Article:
Epoxide hydrolase

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microsomal epoxide hydrolase
Identifiers
EC number 3.3.2.9
CAS number 9048-63-9
Databases
IntEnz IntEnz view
BRENDA BRENDA entry
ExPASy NiceZyme view
KEGG KEGG entry
MetaCyc metabolic pathway
PRIAM profile
PDB structures RCSB PDB PDBe PDBsum
Gene Ontology AmiGO / EGO
soluble epoxide hydrolase
Epoxide Hydrolase B (2E3J).png
Epoxide hydrolase from Mycobacterium tuberculosis.[1]
Identifiers
EC number 3.3.2.10
CAS number 9048-63-9
Databases
IntEnz IntEnz view
BRENDA BRENDA entry
ExPASy NiceZyme view
KEGG KEGG entry
MetaCyc metabolic pathway
PRIAM profile
PDB structures RCSB PDB PDBe PDBsum
Gene Ontology AmiGO / EGO

Epoxide hydrolase (also known as epoxide hydratase) functions in detoxification during drug metabolism. It converts epoxides to trans-dihydrodiols, which can be conjugated and excreted from the body. Epoxides result from the degradation of aromatic compounds. Deficiency in this enzyme in patients receiving aromatic-type anti-epileptic drugs such as phenytoin is reported to lead to DRESS syndrome.

Epoxides are significant as cytochrome P450 oxidase metabolites of unsaturated carbon-carbon bonds, but are also mutagenic. Epoxide hydrolase is present in large quantity on endoplasmic reticulum.

Drug target[edit]

Mycobacterium tuberculosis, the major causative agent of tuberculosis, expresses at least six different forms of epoxide hydrolase (forms A-F). The structure of epoxide hydrolase B reveals that the enzyme is a monomer and contains an alpha/beta hydrolase fold. In addition to providing insights into the enzyme mechanism, this hydrolase currently serves as a platform for rational drug design of potent inhibitors. In particular, urea based inhibitors have been developed. These inhibitors directly target the catalytic cavity. It is hypothesized that the structure of epoxide hydrolase B may allow for drug design to inhibit all other Mycobacterium tuberculosis hydrolases as long as they contain similar alpha/beta folds.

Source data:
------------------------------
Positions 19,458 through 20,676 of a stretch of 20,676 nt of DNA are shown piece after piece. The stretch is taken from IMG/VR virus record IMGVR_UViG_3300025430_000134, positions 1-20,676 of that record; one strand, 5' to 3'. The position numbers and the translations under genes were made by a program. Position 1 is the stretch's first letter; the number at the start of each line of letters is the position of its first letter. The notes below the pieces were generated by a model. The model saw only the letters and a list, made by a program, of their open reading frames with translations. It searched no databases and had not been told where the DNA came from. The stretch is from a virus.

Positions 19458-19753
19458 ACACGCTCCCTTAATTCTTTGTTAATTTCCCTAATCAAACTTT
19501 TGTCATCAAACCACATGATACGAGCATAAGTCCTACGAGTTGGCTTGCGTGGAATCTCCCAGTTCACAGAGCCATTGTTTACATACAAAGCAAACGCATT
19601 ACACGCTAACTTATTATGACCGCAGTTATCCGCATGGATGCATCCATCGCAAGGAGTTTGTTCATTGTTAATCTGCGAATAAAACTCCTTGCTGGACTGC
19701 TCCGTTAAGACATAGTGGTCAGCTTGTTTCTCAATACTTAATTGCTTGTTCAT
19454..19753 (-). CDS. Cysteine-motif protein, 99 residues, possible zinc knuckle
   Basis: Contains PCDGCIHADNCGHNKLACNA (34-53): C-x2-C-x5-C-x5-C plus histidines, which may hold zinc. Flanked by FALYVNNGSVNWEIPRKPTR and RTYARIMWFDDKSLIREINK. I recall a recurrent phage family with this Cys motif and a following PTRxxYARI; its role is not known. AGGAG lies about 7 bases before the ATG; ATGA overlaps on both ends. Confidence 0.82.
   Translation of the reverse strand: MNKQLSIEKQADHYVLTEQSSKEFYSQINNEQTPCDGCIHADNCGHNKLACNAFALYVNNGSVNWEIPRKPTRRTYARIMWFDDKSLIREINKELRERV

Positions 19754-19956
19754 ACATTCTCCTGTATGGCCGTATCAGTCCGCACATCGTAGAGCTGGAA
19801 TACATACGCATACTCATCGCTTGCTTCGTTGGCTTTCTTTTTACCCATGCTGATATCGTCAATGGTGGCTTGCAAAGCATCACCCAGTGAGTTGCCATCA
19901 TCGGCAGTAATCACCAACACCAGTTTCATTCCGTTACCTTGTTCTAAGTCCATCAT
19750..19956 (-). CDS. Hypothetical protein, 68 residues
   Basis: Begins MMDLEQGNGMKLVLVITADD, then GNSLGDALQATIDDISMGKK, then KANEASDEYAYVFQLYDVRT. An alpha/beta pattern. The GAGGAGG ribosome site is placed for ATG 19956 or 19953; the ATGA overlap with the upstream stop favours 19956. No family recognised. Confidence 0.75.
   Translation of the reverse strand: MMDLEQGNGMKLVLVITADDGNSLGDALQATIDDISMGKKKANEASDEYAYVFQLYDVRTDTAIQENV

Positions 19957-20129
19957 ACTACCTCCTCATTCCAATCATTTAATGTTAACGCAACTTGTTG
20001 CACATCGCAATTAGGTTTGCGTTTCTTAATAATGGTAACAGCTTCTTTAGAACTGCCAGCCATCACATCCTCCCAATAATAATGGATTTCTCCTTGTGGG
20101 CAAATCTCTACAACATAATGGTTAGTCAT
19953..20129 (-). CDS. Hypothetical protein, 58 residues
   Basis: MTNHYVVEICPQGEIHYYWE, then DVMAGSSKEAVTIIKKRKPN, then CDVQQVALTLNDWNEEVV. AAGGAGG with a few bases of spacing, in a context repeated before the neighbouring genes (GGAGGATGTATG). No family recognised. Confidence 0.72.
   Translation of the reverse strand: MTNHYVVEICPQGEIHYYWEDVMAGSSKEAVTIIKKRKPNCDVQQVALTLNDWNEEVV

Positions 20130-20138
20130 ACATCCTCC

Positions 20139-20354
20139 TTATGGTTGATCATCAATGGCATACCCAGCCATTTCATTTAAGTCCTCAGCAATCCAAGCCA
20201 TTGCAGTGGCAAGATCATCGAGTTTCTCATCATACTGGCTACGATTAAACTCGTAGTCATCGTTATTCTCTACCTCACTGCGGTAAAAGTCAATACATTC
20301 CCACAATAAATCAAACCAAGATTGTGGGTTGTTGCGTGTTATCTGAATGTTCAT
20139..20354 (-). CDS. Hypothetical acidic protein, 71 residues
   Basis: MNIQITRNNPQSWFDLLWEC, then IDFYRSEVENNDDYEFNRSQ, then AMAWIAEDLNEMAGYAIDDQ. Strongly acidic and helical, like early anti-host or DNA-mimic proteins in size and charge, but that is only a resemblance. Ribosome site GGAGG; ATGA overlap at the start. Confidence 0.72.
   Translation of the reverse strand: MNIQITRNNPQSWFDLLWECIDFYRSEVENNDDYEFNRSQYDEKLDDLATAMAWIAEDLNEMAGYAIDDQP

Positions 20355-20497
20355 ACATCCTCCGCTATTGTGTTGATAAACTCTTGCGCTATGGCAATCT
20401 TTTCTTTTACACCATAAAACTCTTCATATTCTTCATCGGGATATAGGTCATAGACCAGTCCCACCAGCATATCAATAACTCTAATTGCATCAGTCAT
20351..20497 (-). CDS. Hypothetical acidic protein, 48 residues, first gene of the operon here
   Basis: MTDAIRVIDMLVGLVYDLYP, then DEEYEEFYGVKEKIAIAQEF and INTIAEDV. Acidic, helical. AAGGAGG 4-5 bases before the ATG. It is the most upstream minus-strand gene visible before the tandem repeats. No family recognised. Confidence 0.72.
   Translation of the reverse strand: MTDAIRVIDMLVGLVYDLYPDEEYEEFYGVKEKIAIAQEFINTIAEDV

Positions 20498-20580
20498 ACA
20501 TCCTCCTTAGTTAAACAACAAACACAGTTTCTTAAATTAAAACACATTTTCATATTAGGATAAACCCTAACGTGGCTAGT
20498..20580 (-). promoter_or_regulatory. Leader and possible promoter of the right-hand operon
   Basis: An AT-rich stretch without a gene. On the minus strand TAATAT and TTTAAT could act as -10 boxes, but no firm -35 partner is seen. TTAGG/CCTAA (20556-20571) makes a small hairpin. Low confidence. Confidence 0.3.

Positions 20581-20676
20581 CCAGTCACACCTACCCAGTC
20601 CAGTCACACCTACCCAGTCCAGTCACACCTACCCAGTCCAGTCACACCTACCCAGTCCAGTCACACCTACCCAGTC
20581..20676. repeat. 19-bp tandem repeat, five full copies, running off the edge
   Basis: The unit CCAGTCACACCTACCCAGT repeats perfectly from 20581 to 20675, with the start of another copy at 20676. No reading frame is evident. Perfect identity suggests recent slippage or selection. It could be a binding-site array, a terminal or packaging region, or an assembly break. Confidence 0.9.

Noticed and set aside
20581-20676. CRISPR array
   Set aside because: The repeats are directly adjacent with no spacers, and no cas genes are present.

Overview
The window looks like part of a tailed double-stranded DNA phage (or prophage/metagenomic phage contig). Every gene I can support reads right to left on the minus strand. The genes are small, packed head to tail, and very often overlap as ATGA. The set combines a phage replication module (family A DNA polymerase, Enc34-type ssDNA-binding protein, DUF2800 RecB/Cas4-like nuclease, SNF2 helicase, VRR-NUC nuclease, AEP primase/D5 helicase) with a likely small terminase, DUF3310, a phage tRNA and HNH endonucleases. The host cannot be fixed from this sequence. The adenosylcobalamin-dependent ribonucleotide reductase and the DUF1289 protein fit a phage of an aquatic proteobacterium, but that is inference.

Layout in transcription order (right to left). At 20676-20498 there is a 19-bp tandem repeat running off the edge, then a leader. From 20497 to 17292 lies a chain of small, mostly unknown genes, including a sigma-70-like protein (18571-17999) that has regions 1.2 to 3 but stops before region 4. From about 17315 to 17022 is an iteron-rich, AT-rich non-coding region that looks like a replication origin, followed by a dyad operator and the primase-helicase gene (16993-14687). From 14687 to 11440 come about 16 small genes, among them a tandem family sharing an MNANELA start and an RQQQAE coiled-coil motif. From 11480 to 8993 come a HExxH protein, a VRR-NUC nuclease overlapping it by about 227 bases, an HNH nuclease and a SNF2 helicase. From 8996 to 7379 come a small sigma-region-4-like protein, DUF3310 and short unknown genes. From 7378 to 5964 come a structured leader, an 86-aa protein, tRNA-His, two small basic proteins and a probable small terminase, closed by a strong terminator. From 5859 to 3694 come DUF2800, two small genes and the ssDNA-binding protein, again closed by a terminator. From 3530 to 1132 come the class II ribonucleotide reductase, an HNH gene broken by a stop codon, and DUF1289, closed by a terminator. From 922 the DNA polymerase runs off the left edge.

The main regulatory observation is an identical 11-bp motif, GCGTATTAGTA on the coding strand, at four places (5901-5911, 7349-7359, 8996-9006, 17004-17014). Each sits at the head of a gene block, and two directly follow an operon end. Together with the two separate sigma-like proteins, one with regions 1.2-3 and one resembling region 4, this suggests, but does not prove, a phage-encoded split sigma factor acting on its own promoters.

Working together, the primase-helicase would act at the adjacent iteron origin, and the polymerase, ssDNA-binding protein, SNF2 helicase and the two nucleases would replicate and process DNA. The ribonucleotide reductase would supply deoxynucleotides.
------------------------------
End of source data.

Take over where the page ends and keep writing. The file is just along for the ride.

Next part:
The structure of hydrolase B contains a cap domain, which is hypothesized to regulate the active site of the hydrolase.[1] Furthermore, Asp104, His333, and Asp302 form the catalytic triad of the protein and is critical to function of the protein.

At present, other structures of Mycobacterium tuberculosis hydrolase have not been solved.

Isozymes[edit]

Humans express the following four isozymes of epoxide hydrolase:

epoxide hydrolase 1, microsomal
Identifiers
Symbol EPHX1
Entrez 2052
HUGO 3401
OMIM 132810
RefSeq NM_000120
UniProt Q9NQV0
Other data
Locus Chr. 1 q42.1
epoxide hydrolase 2, cytoplasmic
Identifiers
Symbol EPHX2
Entrez 2053
HUGO 3402
OMIM 132811
RefSeq NM_001979
UniProt P34913
Other data
Locus Chr. 8 p21
epoxide hydrolase 3
Identifiers
Symbol EPHX3
Alt. symbols ABHD9
Entrez 79852
HUGO 23760
RefSeq NM_024794
UniProt Q9H6B9
Other data
Locus Chr. 19 p13.13
epoxide hydrolase 4
Identifiers
Symbol EPHX4
Alt. symbols ABHD7
Entrez 253152
HUGO 23758
RefSeq NM_173567
UniProt Q8IUS5
Other data
Locus Chr. 1 p22.1

References[edit]

  1. ^ a b PDB 2E3J; Biswal BK, Morisseau C, Garen G, Cherney MM, Garen C, Niu C, Hammock BD, James MN. (September 2008). "The molecular structure of epoxide hydrolase B from Mycobacterium tuberculosis and its complex with a urea-based inhibitor.". J. Mol. Bio. 381 (4): 897–912. doi:10.1016/j.jmb.2008.06.030. PMID 18585390. ; rendered via PyMOL

External links[edit]